The explosion in energy prices after the war in Ukraine began, but above all as a consequence of the "green" energy policies which have made Europe so dependent on Russian gas for the last 20 years, has led and is leading hundreds of millions of Europeans to restrict their energy consumption, especially this winter, in heating.
As you read this, some European families are already at 15 degrees (59° Fahrenheit) in their living rooms . Happy New Year!
And winter is not near its end. The countless restrictions on heating and electricity that Europeans have to impose on themselves -- they have no choice -- will have devastating consequences. That was the conclusion of a robust statistical survey published recently by the British magazine The Economist.
Due to the current insane energy prices, The Economist explained, 147,000 Europeans will die this winter in excess of the annual average (years 2015-2019). If the winter is mild, according to the magazine, this drops to 79,000 "excess" deaths. If the winter is harsh, the number of "excess" deaths is projected to be 185,000:
'The only firm conclusion our model provides is that if the patterns from 2000-19 do continue to apply in 2022-23, Russia's energy weapon will prove highly potent. With electricity prices near their current levels, around 147,000 more people (4.8% more than average) would die in a typical winter than if those costs returned to the average from 2015-19. Given mild temperatures—using the warmest winter during the past 20 years for each country—this figure would fall to 79,000, a 2.7% increase. And with frigid ones, using each country's coldest winter since 2000, it would climb to 185,000, a rise of 6.0%."
Tens of thousands of soldiers are estimated to have been killed in the Ukraine war. Put another way, even in a best-case scenario -- a mild winter -- according to The Economist, exploding energy prices could kill more Europeans than the war in Ukraine has killed soldiers. Staggering.
The Economist is rightly cautious: the explosion in energy costs over the past year is without precedent in Europe. The statistical projection must take into account national policies of energy price caps and "smoothing". It is, however, always healthy to be wary of mathematical modelling of the future -- think of the IPCC reports, and the recent projections of COVID deaths.
Cold kills. The cold directly kills those who give up heating, those who perish in the street. The cold encourages the deadly diseases that thrive in winter. The cold kills those who try to heat themselves by alternative, makeshift means during blackouts and supply interruptions.
This tragedy is the direct consequence of the green energy policies that have been pursued in Europe for the past 20 years.
The construction of the post-WWII West European order, which was not yet a "European Union", was largely built on the desire to promote the production of abundant and inexpensive energy. Two of the three original "communities" – coal and steel and atomic energy -- responded to this desire. The main objective of the Euratom Treaty was to create "the conditions for the development of a powerful European nuclear industry" capable of guaranteeing the energy independence of the six original members of the European Coal and Steel Community (which eventually became the European Union).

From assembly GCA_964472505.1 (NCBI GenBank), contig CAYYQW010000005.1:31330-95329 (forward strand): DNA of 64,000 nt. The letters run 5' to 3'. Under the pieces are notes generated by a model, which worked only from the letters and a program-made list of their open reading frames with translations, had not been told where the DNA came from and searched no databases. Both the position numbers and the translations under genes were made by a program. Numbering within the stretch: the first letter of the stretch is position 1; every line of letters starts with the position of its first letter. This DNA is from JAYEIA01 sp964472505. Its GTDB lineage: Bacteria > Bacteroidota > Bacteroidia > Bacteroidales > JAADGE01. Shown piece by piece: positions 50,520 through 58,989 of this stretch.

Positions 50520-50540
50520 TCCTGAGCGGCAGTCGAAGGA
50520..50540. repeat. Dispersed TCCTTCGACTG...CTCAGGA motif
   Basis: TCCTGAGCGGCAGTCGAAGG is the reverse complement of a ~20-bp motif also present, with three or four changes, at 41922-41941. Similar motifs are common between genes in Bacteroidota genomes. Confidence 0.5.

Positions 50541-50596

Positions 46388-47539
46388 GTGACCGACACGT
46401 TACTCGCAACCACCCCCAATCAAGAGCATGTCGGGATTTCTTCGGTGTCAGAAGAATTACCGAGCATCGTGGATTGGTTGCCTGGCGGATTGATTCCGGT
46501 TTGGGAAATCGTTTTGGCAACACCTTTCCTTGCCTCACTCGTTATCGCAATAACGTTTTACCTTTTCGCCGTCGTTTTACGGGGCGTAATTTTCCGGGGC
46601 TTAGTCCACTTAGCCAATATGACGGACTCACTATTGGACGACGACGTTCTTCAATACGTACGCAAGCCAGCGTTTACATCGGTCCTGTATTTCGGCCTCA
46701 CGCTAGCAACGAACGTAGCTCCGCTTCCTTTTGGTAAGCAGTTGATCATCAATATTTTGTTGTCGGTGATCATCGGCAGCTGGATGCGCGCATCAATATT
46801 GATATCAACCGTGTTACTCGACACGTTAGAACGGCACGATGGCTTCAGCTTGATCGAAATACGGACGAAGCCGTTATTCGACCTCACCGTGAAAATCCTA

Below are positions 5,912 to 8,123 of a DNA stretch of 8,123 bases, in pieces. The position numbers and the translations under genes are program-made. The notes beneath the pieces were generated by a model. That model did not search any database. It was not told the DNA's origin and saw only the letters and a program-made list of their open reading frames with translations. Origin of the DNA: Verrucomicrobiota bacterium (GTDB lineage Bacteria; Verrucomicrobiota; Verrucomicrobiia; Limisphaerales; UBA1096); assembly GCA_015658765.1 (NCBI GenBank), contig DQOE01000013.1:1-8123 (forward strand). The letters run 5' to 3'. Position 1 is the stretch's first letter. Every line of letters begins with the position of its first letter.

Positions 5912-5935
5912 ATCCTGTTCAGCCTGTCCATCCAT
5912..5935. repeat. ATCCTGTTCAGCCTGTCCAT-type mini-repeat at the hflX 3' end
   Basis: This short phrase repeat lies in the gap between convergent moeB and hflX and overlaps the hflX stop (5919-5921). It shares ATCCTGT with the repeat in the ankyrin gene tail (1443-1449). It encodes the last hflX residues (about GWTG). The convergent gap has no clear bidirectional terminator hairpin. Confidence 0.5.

European energy policy was, for a long time, decided under the aegis of experts such as Samuele Furfari, who are aware that energy underpins human existence in all its manifestations.
Today the European Commission is dominated by self-styled environmentalists such as Frans Timmermans, under the leadership of Germany's Ursula von der Leyen, not to mention the wanderings of the European Parliament. The disfavour into which the only sustainable, non-intermittent and genuinely European source of energy -- nuclear power -- has fallen is largely due to the decisions of the European Union.
Of course, nuclear energy is not without risks and shortcomings. There is, also, the question of nuclear waste, which is not so easy to manage. After the progressive banishment of coal in much of Europe, however, and as the EU countries have practically no easily extracted gas of their own, there are only two options: nuclear energy, and imported gas, so far from Russia, Qatar and Algeria, three authoritarian regimes. America has gas, too, but for that Europe needs liquid natural gas (LNG) terminals. Germany, for example, has just one "floating terminal" of that kind. These are the reasons nuclear energy needs to be part of Europe's energy mix, if it wants to remain a tiny bit independent, especially from countries such as Russia and Qatar.
This does not absolve Europe's national governments of their responsibilities. French President Emmanuel Macron first disinvested from the French nuclear fleet, which he is now trying to patch up in a hurry. Belgium is the only country in the West that has continued to shut down fully operational nuclear reactors since the outbreak of the war in Ukraine. Germany has been bought by Russia and its gas. The biggest European environmental organizations have been massively financed (bought, bribed) by Gazprom -- in other words, by the Russian government.
The consequence of this applied environmentalism -- the "progressives'" banishment of coal, the destruction of Europe's nuclear capabilities, the extreme dependence on Russian gas -- is that we, the arrogant Europeans, are enduring the winter like a bunch of Hobbits.
Drieu Godefridi is a jurist (University Saint-Louis, University of Louvain), philosopher (University Saint-Louis, University of Louvain) and PhD in legal theory (Paris IV-Sorbonne). He is an entrepreneur, CEO of a European private education group and director of PAN Medias Group. He is the author of The Green Reich (2020).